Hulk Annual 2023 is published by Marvel Comics, written by David Pepose, art by Caio Majado, colors by Edgar Delgado, and letters by Cory Petit. A film crew set out to make a documentary on the Hulk, but finding him could lead to disaster.
The concept for this annual is fascinating and something I’ve rarely seen in comics, if ever. It’s a found footage story, looking through a lens as a small group starts their hunt for Bruce Banner. It’s a brilliant take on the horror genre that Hulk comics have fallen into in recent years. The early parts of the comic are riffs on the classic concept of interviewing locals and the research part of the story, before heading after the beast they are hunting.
The way Pepose executes Hulk Annual 2023 pushes it into a new version of terror. Being the bystander and seeing the Hulk from a different perspective absolutely makes it more horrifying. That utter force of nature and the devastation around him all is sometimes minimised when you know what he is really like. As the issue gets ramped up, there are flashes of violence and chaos, giving small sneak peeks of what is to come. But they don’t prepare you for the violence and horror that unfolds later. There’s a sudden escalation that doesn’t stop or let up for the rest of the issue. There’s more confusion with the jumpy nature of the “clips.”
The cast and the script for this issue are fascinating. The characters of the main story are new, invented purely for this issue. There are four of them, and it could be difficult to remember their names once finished with the issue. But what does work brilliantly is the documentary-making character stereotypes that are tweaked by Pepose. From the overly dramatic producer who just wants the perfect shot over anything else, to the nervous cameraman, these personality traits don’t really find their footing until deep into the book. But when they do they are paramount to giving the annual a panic-stricken finale. The Hulk is terrifically written. What is surprising is that this isn’t even the cunning, horrifying Hulk that Al Ewing wrote. This is just a pure, simple Hulk, but through this lens it’s just as catastrophic and traumatising as any form. There are also other established Marvel characters included which are the perfect kind of creepy.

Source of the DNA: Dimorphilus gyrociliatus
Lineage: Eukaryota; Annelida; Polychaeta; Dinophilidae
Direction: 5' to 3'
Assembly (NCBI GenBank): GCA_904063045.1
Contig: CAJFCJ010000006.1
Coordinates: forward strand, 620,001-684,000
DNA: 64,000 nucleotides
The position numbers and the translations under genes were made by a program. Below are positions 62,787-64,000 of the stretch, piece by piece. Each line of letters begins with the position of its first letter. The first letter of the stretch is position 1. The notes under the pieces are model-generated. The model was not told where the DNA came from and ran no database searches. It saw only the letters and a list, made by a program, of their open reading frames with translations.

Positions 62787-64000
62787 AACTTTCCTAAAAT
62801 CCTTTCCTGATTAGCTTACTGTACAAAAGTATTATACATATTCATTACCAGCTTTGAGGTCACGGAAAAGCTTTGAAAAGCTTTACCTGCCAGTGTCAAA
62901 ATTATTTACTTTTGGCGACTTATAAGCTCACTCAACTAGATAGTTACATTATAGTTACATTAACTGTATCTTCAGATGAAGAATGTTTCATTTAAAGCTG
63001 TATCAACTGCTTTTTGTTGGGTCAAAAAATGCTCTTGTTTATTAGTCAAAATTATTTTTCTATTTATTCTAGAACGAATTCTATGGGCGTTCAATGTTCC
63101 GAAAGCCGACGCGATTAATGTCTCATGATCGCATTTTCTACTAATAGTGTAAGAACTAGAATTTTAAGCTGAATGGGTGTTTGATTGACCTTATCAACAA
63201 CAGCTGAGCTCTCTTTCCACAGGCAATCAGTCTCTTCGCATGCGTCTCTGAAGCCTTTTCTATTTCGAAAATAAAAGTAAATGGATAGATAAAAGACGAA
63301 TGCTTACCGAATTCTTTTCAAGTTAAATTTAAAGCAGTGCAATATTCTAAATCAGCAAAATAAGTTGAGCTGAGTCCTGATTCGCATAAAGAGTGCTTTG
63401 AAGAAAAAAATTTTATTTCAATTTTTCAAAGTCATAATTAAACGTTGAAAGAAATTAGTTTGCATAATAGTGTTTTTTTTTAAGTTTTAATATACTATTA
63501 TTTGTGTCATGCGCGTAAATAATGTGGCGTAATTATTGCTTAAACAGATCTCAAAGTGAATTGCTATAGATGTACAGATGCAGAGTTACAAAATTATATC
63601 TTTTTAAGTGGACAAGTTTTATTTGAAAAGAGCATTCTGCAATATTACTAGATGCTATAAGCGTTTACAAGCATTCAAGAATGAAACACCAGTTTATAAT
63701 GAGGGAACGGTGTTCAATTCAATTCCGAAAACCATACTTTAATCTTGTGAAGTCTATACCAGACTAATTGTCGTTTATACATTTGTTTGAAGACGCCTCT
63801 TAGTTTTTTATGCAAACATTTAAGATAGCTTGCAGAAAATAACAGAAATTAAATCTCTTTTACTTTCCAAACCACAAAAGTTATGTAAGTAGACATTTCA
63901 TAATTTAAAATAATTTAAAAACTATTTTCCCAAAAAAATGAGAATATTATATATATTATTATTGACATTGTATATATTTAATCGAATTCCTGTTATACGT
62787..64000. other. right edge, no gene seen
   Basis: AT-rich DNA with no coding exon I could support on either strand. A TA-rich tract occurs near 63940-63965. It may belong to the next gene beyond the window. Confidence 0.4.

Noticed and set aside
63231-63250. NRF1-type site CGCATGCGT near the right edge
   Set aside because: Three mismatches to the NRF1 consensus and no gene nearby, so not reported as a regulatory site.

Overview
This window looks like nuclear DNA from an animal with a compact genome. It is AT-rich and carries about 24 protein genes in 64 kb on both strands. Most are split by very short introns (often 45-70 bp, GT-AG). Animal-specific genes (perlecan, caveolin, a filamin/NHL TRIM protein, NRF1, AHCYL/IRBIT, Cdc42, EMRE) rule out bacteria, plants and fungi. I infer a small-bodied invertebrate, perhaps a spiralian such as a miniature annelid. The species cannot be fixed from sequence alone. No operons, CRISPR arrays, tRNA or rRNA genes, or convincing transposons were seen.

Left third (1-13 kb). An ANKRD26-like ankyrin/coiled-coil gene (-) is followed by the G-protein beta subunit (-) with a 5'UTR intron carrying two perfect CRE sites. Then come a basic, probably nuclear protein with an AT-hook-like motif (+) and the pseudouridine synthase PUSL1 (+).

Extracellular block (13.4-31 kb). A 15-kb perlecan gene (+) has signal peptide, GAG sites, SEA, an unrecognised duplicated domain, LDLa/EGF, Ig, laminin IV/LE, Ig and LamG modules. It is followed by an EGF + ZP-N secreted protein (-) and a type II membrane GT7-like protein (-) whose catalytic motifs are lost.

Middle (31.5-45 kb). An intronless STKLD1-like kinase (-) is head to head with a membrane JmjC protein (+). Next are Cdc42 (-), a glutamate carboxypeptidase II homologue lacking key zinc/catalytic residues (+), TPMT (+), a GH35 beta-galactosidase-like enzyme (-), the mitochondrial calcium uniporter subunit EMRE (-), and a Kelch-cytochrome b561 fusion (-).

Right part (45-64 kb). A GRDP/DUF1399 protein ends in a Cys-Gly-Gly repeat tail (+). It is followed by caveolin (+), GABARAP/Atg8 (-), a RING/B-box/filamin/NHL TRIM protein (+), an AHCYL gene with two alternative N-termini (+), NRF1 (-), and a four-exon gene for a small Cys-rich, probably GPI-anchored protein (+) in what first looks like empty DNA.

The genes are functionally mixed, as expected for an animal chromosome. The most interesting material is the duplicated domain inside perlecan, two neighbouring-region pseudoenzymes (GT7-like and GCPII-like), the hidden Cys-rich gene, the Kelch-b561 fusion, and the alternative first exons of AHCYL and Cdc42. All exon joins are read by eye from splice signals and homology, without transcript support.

The art is not only brilliant because of the style, but also because of the creative direction and thought that had to have occurred. Because in this issue, the characters have to be looking at the “camera” and the whole book has to play out like a film. Much of this is done through panel layouts and effects, but there are so many other ways in which the mediums are blended by Majado. There are times when the fourth wall isn’t broken, such as when the characters are running or talking to each other. But it is never long before we’re reminded of the POV element, and that’s when the comic is at its most intense. The creepiness of some of the situations is crafted beautifully. There are times when the action happens far away, tiny, and down the other end of a tunnel. But it’s instantly terrifying because you know that the danger could come closer. Then there are times when things are obscured, or not in the “shot” properly. Whilst there is cinematic quality, the art is still undeniably suited to a comic. This allows for creativity in making freaky faces and some brilliant fights.
The colours are terrific and are used as part of the storytelling. At one stage, the camera goes to night vision, and the page shifts to that luminescent green. Green represents a lot of danger in general within this annual because it means the characters aren’t very far away from the Hulk. The lettering is interesting, as all of the word balloons have been altered to represent the fact that the whole issue is a recording. But the readability has not been affected in the slightest.
Hulk Annual 2023 is such an ambitious idea, taking an incredibly specific genre of horror film and adapting it to a comic seems like an impossible take, and yet it is achieved superbly. There is probably not a character that fits the style more, and he is taken to uncharted and terrifying territory. The Hulk may be the good guy in the end but it doesn’t look like that when he’s next to innocent people causing mayhem. Even attempting the found footage format deserves high praise, but landing it and making it one of the scariest and most interesting comics of the year so far warrants even more.
Hulk Annual 2023 is available where comics are sold.
Hulk Annual 2023 #1
Hulk Annual 2023 is such an ambitious idea, taking an incredibly specific genre of horror film and adapting it to a comic seems like an impossible take, and yet it is achieved superbly.
William is a screenwriter with a love of comics and movies. Once referred to Wuthering Heights as “the one with the Rabbits.”